Finally putting up this LOOONG post (see http://chowhound.chow.com/topics/890522 for the query thread if you’re interested).
Here's day one and two with some pix...
After a speedy drive down, we were ready for a Saraveza return visit, arriving just before happy hour at 3:50 pm. Not quite as good a pasty as last time with "corned" beef, cabbage and red potatoes. 8-oz Hair of the Dog Doggie Claws barley wine for the SO which grew on him. I had a Blenheim Ginger Ale which landed somewhere between ginger ale and ginger beer. $15 total.
We had a bit of rain while inside but it cleared up in time for our run to the hotel. Then Matchbox for awesome burger (best yet, perfectly rare) plus chips AND salad as the server brought the wrong side and then insisted on giving us the correct one as well. Commons Mirtle Farmhouse for J, which was a bit sour with a caramelly finish. They were setting up for a band as we left for our 8pm reservation at Wafu down the street. Not too busy so we had our pick of seats and opted for the beverage bar whilst waiting for a spot at the kitchen bar. We started off with a short Rogue Morimoto soba ale ($5) which did not impress (so far no Rogue offerings have) and lovely hibiscus Shirley with yuzu juice ($5). Very cool how bartenders here are equally keen to make you something tasty whether it is alcoholic or not.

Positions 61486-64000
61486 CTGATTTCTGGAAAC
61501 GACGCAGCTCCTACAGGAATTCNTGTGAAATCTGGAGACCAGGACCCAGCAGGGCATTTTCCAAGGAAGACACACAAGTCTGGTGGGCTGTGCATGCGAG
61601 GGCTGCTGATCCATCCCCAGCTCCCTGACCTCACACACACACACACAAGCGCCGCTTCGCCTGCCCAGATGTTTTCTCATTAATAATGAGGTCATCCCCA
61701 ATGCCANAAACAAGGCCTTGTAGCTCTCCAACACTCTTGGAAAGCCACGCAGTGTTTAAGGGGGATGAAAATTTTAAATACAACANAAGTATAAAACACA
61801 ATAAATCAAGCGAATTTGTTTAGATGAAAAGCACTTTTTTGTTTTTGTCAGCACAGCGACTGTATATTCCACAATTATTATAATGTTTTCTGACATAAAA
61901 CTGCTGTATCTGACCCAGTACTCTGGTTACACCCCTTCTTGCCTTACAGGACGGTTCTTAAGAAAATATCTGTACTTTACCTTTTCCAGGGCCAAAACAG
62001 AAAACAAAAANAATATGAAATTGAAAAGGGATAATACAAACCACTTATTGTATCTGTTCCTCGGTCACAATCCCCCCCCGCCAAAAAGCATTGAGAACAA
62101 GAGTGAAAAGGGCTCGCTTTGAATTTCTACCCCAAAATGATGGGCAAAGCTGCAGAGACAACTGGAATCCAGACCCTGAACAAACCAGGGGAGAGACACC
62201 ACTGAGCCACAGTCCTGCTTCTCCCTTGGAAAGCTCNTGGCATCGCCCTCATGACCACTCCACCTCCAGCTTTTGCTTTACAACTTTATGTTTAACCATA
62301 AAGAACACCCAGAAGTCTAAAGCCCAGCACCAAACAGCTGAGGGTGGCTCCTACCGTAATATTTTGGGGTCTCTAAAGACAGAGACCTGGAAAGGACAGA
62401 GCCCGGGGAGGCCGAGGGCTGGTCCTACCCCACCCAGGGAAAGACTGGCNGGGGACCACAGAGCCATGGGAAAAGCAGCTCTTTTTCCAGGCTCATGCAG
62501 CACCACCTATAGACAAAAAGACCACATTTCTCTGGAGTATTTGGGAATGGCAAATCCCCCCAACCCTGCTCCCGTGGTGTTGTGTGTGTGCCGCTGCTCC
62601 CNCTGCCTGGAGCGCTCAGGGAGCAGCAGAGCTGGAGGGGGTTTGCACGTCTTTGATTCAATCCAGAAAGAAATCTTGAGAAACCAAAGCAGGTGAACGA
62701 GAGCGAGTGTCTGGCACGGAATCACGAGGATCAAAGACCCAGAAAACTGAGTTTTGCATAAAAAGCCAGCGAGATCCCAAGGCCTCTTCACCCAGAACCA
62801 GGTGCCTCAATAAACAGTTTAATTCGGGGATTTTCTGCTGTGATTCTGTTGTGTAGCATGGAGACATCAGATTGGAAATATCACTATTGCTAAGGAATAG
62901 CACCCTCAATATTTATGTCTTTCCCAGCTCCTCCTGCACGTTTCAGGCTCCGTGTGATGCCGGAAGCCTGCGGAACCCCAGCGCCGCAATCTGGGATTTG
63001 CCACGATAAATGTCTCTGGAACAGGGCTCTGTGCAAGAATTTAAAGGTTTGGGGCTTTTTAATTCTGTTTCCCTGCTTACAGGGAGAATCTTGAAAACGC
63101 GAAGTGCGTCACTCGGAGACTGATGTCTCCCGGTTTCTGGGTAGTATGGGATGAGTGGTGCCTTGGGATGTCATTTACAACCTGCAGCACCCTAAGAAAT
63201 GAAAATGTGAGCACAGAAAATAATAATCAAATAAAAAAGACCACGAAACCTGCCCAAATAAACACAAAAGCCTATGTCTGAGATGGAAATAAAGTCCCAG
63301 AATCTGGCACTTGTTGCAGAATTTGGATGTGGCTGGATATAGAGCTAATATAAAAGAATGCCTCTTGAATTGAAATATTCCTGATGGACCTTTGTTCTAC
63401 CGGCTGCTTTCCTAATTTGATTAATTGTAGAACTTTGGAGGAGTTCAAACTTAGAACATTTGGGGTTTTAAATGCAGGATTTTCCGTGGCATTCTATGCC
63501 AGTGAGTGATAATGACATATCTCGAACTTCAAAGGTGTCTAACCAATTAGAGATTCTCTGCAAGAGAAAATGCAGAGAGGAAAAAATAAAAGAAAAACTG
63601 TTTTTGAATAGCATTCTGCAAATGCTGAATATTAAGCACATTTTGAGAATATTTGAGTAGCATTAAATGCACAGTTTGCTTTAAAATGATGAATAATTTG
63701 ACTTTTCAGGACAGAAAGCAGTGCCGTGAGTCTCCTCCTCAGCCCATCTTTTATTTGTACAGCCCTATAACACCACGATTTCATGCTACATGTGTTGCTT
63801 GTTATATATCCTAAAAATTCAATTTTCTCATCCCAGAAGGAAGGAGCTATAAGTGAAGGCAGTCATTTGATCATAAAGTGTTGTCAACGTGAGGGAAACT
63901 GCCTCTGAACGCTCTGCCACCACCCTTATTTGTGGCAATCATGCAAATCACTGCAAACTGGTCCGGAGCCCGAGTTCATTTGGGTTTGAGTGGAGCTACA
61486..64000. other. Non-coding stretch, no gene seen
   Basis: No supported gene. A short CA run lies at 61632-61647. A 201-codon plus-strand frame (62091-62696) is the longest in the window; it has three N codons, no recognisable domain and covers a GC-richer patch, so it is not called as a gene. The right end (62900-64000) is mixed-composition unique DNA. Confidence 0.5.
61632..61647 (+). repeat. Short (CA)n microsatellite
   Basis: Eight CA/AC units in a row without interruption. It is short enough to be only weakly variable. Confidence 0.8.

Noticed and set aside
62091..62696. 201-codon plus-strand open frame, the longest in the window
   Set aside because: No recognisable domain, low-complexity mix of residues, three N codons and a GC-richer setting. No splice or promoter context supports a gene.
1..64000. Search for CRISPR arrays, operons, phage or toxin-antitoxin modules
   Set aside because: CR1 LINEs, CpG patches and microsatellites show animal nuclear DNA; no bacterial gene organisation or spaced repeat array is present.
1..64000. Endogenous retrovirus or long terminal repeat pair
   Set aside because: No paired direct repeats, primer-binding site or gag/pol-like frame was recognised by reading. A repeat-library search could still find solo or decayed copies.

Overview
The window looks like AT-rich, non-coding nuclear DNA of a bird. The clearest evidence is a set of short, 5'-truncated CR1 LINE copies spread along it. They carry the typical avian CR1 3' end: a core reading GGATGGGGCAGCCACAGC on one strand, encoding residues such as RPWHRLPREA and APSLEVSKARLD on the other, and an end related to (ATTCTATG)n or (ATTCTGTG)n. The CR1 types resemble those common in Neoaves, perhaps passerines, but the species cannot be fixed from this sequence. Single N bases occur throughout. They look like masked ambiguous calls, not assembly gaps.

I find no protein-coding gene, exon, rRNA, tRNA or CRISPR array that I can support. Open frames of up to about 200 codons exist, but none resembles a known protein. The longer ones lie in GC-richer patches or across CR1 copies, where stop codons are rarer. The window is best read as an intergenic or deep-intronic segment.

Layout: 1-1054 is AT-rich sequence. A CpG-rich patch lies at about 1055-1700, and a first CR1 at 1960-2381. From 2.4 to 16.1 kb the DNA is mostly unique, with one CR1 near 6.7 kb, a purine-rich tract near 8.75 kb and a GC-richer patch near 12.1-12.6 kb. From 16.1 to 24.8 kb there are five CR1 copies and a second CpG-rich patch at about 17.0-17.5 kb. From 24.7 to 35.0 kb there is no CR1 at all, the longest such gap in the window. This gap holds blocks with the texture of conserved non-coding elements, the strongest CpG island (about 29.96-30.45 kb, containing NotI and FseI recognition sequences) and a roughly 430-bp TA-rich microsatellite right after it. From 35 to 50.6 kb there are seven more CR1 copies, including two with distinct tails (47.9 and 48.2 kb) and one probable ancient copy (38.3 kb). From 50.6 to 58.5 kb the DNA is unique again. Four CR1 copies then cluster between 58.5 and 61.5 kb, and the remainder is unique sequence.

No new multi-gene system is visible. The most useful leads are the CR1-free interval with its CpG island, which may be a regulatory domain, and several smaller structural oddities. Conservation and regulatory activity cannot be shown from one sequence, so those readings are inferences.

We were trying not to overorder so of course the God of Good Things sent us a free order of edamame, which was tasty and filling, with togorashi, Sichuan salt and something dark -- maybe black bean sauce? The free-things-in-Portland trend continues. The sunomono with cucumber, avocado, habanero vinaigrette and kaiware ($4) was noodle free and therefore not what we were expecting but I loved it longtime. The SO thought the brined cuke was too salty.